Moreover, of the more than 600 names and aliases listed as “officers and members” of the CPP-NPA in the proscription petition filed in court by the DoJ, more than half of them are allegedly from Mindanao.

The regime, the statement added, seeks to wipe out the NPA by the end of 2018 through Oplan Kapayapaan, which employs “vile military and psywar tactics rehashed from previous failed operation plans.”

To create in the public mind a false perception that these tactics have been succeeding, the AFP/PNP has resorted to “subterfuge, perfidy and black propaganda.” They orchestrate the murder of civilians, make it appear like it was executed by “terrorists” and impute the crime on the NPA. Then through trolls, the statement noted, the US-Duterte regime poisons both the social and mainstream media with such false news.

The AFP has also stage-managed the gathering of hundreds of fake surrenderers in Davao City and flew them to Manila aboard military transport planes, for touring at the Luneta and other urban tourist spots, capped by dinners at Malacanang with President Duterte. Duterte has even offered the women “surrenderers” government-funded tours in Hong Kong and China so they could observe firsthand the economic progress supposedly achieved after the former “socialist China” embraced the capitalist road to development.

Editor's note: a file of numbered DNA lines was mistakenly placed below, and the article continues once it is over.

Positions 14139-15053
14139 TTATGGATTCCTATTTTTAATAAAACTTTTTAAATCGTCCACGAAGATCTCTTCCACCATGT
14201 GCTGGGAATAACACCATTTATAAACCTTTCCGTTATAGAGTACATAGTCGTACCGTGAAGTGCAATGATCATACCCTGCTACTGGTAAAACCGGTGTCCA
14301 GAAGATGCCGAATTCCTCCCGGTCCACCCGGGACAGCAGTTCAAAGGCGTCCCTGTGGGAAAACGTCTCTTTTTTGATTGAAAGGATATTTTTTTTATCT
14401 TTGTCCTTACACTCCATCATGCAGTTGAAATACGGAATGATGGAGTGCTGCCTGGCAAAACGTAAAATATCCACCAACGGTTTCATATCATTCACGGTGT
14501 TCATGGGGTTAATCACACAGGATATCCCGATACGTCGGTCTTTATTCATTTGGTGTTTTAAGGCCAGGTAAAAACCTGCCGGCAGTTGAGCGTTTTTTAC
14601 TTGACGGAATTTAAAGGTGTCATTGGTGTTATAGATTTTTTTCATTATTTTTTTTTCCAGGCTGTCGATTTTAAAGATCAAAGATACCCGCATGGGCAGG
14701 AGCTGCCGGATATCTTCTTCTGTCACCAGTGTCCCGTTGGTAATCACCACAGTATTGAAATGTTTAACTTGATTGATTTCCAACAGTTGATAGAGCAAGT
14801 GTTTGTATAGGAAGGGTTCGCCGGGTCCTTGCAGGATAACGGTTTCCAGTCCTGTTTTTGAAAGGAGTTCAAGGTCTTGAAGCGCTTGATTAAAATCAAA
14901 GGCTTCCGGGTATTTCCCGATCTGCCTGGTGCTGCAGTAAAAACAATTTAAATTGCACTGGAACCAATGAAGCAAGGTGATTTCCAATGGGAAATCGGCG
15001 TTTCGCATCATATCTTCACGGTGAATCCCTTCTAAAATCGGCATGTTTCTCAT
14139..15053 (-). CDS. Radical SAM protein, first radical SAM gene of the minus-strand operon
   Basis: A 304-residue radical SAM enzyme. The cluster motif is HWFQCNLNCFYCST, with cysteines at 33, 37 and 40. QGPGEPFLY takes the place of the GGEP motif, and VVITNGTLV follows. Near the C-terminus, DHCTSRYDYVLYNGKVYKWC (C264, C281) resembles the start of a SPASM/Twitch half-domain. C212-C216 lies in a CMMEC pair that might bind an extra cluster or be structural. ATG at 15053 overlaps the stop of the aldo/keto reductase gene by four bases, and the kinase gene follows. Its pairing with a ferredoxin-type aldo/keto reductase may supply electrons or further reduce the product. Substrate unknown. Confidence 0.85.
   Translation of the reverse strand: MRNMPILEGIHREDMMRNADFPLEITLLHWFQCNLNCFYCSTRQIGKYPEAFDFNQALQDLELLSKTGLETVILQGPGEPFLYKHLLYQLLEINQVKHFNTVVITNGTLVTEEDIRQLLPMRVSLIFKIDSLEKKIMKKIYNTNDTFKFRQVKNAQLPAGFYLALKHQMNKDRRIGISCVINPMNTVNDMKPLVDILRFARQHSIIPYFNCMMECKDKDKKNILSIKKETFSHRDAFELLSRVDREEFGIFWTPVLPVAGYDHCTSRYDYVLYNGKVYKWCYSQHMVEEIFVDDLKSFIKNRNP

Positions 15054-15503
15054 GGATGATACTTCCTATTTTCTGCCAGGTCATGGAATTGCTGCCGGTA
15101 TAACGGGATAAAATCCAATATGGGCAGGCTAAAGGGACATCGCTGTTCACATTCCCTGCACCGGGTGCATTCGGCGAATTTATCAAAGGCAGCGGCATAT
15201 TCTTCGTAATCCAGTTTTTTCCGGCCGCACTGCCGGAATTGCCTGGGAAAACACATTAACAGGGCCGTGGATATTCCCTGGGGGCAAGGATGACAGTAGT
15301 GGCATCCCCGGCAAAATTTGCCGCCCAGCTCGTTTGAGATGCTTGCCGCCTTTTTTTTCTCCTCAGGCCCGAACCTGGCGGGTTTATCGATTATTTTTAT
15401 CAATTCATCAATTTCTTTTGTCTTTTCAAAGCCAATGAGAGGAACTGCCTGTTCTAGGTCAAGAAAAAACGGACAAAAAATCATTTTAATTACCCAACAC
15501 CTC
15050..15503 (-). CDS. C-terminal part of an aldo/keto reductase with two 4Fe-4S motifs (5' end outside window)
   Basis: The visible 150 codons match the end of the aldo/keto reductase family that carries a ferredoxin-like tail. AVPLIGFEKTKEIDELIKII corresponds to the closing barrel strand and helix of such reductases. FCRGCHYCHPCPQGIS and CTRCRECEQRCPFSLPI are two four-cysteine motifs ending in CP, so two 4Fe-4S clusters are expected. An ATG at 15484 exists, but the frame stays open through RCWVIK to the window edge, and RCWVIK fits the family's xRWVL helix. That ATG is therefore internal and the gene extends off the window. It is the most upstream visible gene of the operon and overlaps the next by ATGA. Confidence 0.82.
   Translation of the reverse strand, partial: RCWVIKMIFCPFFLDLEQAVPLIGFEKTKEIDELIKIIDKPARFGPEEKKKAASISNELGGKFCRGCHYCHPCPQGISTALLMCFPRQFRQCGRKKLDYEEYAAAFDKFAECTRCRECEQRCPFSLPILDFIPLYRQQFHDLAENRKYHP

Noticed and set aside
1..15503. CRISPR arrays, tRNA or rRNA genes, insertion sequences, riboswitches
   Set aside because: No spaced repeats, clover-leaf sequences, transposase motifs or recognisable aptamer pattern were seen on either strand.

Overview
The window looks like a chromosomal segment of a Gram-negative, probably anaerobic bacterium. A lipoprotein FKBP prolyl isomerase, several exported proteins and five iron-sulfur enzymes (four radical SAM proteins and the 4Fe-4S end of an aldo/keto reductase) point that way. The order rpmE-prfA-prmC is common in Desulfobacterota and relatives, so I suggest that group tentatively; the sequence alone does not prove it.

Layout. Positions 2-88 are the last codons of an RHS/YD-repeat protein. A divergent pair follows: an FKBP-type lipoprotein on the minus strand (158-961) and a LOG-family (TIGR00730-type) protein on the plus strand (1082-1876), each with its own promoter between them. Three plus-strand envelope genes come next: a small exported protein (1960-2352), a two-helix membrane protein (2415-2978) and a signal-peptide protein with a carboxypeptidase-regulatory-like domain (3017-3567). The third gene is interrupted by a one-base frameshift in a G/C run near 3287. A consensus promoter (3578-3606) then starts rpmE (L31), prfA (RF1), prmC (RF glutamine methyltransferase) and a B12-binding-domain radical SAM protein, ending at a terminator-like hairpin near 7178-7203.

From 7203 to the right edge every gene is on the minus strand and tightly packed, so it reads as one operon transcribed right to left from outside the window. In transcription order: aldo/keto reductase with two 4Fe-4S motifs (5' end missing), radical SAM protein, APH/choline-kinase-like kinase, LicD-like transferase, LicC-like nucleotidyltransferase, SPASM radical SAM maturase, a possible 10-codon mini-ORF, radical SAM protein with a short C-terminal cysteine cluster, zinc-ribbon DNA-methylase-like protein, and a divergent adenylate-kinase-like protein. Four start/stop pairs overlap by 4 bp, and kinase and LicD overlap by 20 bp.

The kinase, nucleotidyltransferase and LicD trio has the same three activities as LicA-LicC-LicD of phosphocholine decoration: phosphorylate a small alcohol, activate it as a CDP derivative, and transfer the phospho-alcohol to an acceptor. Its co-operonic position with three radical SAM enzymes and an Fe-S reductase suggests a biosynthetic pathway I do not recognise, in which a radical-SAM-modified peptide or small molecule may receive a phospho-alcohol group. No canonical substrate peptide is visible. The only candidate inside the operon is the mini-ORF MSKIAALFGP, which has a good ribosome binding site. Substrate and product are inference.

Following the issuance of Proclamation 374, the statement pointed out, Duterte has gone further to “almost sociopathic proportion” as to offer P25,000 to P100,000 bounty for every NPA fighter killed and to order that women Red fighters who may be captured be “shot in their vaginas to render them useless.”

Also it must be noted that, against strong popular protests, in November 2017 Duterte rammed the political rehabilitation of the deposed dictator Marcos by facilitating the burial of his remains at the Libingan ng mga Bayani. Now he appears to be implacably set to replicate the prolonged Marcos tyrannical rule, using as conveyance, through charter change, a shift in the form of government from the current unitary to a federal type that is yet to be fully defined.

The looming restoration of that reviled fascist dictatorship invests the observance of the NDFP’s 45th anniversary with an urgent popular behest: Resist the rising tyranny of the US-Duterte regime; sustain the gains of the National Democratic Revolution!

Revolutionaries Not Terrorists

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Breaking Away from the Usurious Farm Traders

in Mainstream
by Priscilla de Guzman

The road leading to the village was mostly rough and muddy, with a few meters of cemented portion after every few kilometers. Where there was a cemented road, harvested corn crops were spread over it on plastic sheets to dry under the sun.

“You were lucky, kadua (comrade in the Ilokano language),” Ka Efren told me as he expertly maneuvered his motorcycle through the muddy parts of the road. “It has been raining for weeks. The rain stopped only two days ago, he said.